For once, this is not just some smarmy comic using “edginess” as an excuse to make fun of people with mental illnesses. Rather, the performers are “users of mental health services in Berkshire and Sussex, [who] were invited by arts charity Company Paradiso to try standup.”
One of the performers, Seaneen Molloy, has this to say:
“Mental illness in comedy is usually confined to hideous caricatures on sketch shows,” she says. “You’ll get a madcap old lady or a drooling imbecile.” She also feared it would have a “care-in-the-community feel. People would be like, ‘Aw, look at those mental people, how brave they are.'”
However, in her own words, it is in fact “a right laugh”.
Molloy hopes the event will close the gap between those who have experienced mental illness and those who haven’t. “Mental illness isn’t abnormal,” she says. “It just exaggerates experiences that everybody goes through. Everybody has felt sad, been slightly hyperactive. Mental illness isn’t this separate world – it’s just a step beyond the normal world.”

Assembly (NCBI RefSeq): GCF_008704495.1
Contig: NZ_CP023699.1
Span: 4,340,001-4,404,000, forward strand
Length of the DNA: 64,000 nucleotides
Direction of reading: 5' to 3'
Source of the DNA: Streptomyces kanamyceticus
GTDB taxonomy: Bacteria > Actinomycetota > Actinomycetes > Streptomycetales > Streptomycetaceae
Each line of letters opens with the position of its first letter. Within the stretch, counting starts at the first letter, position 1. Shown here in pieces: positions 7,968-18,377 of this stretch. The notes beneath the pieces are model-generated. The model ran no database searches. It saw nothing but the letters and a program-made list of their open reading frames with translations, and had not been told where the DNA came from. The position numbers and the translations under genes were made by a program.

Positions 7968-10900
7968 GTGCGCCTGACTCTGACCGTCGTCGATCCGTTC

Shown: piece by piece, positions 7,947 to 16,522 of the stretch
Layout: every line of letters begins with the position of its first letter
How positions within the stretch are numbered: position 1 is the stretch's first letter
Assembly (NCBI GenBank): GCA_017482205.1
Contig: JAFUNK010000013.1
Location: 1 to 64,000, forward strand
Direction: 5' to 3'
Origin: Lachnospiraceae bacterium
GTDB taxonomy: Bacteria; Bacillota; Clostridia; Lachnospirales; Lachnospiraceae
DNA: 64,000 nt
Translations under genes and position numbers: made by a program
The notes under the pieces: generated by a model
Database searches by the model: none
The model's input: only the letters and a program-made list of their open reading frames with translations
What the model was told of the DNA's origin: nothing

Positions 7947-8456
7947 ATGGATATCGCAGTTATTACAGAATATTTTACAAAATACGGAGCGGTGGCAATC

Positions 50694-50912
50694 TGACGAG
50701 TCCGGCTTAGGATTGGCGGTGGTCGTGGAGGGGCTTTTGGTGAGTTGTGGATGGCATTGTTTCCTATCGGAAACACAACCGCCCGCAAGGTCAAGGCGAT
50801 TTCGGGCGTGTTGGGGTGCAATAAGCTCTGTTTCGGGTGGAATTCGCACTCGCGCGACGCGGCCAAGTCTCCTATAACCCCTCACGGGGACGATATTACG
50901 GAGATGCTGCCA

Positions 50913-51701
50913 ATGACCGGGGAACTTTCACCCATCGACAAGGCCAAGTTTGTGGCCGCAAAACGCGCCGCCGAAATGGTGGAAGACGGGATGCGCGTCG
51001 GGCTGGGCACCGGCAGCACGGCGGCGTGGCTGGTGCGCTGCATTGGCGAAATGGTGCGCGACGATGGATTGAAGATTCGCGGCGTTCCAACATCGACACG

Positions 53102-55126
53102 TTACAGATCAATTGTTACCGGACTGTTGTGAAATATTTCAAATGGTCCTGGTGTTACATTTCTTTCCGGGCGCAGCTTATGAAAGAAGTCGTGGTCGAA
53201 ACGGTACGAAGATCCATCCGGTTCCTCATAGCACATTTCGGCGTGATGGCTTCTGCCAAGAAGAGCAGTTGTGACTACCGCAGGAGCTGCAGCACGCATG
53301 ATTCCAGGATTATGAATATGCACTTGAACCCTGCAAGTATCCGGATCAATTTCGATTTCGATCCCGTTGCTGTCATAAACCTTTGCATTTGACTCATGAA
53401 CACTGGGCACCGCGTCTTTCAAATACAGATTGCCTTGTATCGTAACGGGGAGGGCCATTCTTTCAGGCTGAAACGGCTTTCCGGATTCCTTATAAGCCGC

There may be problematic aspects to the show, particularly given that this is an area fraught with squishy bits. But however much squishiness there is, one thing is for sure: I’d much rather watch a comedy show about mental illness by people who have experienced mental illness than by an “edgy” comic who has not experienced it (noting, of course, that it’s fairly likely that some mainstream comics have experienced mental illness). Also, however much squishiness, if Molloy is right and this can help to close the gap, that can only be a good thing.
* Thumbnail pic is “black dog lost in grays” from camil tulcan’s flickr photostream, used here under a Creative Commons attribution licence.